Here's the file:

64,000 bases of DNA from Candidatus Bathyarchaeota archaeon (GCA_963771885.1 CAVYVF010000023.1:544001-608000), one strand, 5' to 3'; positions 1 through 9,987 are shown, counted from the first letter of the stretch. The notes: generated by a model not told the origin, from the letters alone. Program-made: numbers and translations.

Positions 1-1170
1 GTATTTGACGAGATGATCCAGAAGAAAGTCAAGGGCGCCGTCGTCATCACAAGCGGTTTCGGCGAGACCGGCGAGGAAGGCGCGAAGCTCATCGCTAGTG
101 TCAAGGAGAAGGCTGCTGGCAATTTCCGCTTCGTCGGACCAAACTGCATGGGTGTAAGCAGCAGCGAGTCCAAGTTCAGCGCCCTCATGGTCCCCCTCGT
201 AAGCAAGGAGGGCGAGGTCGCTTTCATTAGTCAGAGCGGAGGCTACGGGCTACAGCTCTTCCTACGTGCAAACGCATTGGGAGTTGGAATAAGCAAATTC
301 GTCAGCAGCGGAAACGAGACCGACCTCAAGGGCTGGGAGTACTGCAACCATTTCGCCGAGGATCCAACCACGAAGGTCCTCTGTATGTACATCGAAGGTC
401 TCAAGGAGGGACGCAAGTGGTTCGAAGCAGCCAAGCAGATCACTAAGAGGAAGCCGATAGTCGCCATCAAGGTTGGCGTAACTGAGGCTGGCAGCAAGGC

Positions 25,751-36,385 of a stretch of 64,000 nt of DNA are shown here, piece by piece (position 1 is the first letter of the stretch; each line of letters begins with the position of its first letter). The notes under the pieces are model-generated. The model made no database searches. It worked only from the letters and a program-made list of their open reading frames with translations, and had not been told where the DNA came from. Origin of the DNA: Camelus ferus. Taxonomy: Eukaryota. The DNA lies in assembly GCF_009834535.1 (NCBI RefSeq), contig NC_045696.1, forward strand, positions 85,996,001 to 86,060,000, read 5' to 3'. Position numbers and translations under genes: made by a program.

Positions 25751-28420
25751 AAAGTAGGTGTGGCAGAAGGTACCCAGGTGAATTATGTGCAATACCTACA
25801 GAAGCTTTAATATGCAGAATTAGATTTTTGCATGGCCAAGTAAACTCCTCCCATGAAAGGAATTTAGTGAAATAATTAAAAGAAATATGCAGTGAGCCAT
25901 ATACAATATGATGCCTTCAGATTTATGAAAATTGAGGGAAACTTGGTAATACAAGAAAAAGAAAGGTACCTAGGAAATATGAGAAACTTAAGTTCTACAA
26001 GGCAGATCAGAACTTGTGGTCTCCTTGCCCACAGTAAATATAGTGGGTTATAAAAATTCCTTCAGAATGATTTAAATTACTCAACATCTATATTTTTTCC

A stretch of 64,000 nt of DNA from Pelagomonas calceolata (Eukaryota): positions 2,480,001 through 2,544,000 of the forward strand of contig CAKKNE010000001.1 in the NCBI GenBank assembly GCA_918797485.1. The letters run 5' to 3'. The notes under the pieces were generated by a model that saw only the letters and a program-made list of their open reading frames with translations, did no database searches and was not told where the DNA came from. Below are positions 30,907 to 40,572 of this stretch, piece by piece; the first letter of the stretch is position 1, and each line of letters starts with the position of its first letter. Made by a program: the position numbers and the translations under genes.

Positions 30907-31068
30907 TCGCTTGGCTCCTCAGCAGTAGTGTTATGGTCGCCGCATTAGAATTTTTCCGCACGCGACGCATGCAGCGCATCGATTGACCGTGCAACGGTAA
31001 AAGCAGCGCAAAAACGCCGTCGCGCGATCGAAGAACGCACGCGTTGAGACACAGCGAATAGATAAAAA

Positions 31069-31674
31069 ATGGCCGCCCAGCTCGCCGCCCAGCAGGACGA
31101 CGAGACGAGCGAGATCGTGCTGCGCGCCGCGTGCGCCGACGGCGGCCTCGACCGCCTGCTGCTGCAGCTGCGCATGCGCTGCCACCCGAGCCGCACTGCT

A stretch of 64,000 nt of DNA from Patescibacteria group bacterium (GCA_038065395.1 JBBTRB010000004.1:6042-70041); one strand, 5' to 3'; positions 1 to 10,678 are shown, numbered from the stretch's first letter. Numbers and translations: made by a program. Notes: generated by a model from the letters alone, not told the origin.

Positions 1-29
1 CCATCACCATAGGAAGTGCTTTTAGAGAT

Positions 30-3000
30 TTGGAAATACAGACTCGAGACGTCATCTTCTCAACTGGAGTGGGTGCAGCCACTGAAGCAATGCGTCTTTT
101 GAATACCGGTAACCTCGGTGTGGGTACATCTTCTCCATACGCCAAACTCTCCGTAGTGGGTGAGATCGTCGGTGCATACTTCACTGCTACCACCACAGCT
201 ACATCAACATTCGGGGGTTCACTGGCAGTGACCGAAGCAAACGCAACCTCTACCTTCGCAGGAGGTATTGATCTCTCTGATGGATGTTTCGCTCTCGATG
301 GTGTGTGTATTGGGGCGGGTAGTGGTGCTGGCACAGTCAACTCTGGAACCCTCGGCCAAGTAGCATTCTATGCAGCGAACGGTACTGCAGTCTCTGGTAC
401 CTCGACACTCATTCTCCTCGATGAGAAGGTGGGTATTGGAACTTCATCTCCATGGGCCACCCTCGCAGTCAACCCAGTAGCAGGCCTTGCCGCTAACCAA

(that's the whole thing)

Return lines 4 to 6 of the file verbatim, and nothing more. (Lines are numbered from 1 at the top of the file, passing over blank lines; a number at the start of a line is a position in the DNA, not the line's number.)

101 TCAAGGAGAAGGCTGCTGGCAATTTCCGCTTCGTCGGACCAAACTGCATGGGTGTAAGCAGCAGCGAGTCCAAGTTCAGCGCCCTCATGGTCCCCCTCGT
201 AAGCAAGGAGGGCGAGGTCGCTTTCATTAGTCAGAGCGGAGGCTACGGGCTACAGCTCTTCCTACGTGCAAACGCATTGGGAGTTGGAATAAGCAAATTC
301 GTCAGCAGCGGAAACGAGACCGACCTCAAGGGCTGGGAGTACTGCAACCATTTCGCCGAGGATCCAACCACGAAGGTCCTCTGTATGTACATCGAAGGTC